Tags

, , ,

Photo by Nadezhda Diskant on Pexels.com

Do you know that nagging feeling when you think something is inherently wrong with you because of comments you’ve heard all your life, and then one day, someone gives it a name and touts its positive attributes? I felt enlightened and relieved after reading an article in Fast Company, titled “5 reasons highly sensitive people are an asset to your team.”

I’ve heard “You’re too sensitive” and “Don’t be so sensitive” for as long as I can remember. I heard it from my family and in the workplace. The statement always carried a disparaging tone that I would imagine hearing if I’d been told I was stupid or ugly. So, naturally, I always thought being sensitive was bad.

Apparently, “Highly Sensitive Person” (HSP) is a term that was coined in 1991 by a pyschologist named Elaine Aron. I must have been sleeping under a rock because this is only now coming to my attention. Evidently, being highly sensitive is not equivalent to wimpish. HSP brain scans show active neurons that engender empathy and emotional responses but in a good way. “This sensitivity is thought to be linked to higher levels of creativity, richer personal relationships and a greater appreciation for beauty.” Who knew?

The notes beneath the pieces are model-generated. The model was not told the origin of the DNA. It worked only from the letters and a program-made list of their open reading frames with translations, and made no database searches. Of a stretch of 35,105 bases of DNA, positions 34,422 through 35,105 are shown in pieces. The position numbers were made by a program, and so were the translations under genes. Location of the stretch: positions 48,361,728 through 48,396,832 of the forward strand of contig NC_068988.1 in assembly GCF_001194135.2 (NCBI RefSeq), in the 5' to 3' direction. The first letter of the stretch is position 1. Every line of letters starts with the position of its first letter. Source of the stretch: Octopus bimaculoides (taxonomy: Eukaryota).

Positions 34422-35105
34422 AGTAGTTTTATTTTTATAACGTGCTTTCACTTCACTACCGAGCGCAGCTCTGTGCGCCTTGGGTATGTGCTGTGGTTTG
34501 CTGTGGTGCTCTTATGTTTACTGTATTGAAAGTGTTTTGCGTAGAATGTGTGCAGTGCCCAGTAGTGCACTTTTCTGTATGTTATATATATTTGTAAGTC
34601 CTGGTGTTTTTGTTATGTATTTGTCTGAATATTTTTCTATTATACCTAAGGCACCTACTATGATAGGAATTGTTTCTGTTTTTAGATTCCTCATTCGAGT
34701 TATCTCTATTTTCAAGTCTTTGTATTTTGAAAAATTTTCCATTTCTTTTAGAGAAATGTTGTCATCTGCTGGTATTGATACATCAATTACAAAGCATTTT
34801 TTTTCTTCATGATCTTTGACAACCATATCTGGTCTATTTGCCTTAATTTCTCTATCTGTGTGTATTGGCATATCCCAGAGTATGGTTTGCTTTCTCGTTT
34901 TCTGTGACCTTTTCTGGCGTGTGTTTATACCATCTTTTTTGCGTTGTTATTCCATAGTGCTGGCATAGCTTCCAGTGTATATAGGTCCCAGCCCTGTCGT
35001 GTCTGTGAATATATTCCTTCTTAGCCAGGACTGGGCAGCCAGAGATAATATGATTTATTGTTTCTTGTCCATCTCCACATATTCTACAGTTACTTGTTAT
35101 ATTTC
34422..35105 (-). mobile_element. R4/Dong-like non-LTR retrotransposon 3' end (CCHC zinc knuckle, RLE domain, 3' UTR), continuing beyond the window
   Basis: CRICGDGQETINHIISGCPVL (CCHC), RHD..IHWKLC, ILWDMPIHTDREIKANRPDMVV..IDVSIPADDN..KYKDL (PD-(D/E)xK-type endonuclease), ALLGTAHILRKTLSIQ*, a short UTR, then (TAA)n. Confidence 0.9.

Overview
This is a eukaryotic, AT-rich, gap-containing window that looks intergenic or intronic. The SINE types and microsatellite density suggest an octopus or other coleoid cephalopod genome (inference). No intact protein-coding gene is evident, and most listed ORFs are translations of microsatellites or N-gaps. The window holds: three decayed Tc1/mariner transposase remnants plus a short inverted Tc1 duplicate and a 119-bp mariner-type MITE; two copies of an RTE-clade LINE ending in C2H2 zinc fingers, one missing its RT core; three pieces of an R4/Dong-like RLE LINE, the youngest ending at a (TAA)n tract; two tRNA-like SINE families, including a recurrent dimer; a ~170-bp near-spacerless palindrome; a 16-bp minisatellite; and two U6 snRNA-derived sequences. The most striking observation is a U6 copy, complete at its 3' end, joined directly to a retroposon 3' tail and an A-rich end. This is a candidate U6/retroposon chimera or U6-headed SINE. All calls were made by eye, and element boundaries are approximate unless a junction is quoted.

The article is primarily about why HSPs should be appreciated as a team member at work, but I think it applies to personal scenarios as well: Detailed, self-aware, astute at picking up nonverbal cues, empathic, perceptive, able to create harmony, enjoy meaningful connections, conscientious and intuitive. External stimuli is unnerving, and we need time to process and assimilate experiences. That’s me – yea!

Generally, labeling people is not the best practice, but I find comfort in being able to apply an affirmative moniker to a trait that has caused me embarrassment and self-deprecation. So if you are a fellow HSP, the next time someone says you’re overly sensitive, ignore the accusatory inference, and take it as a compliment.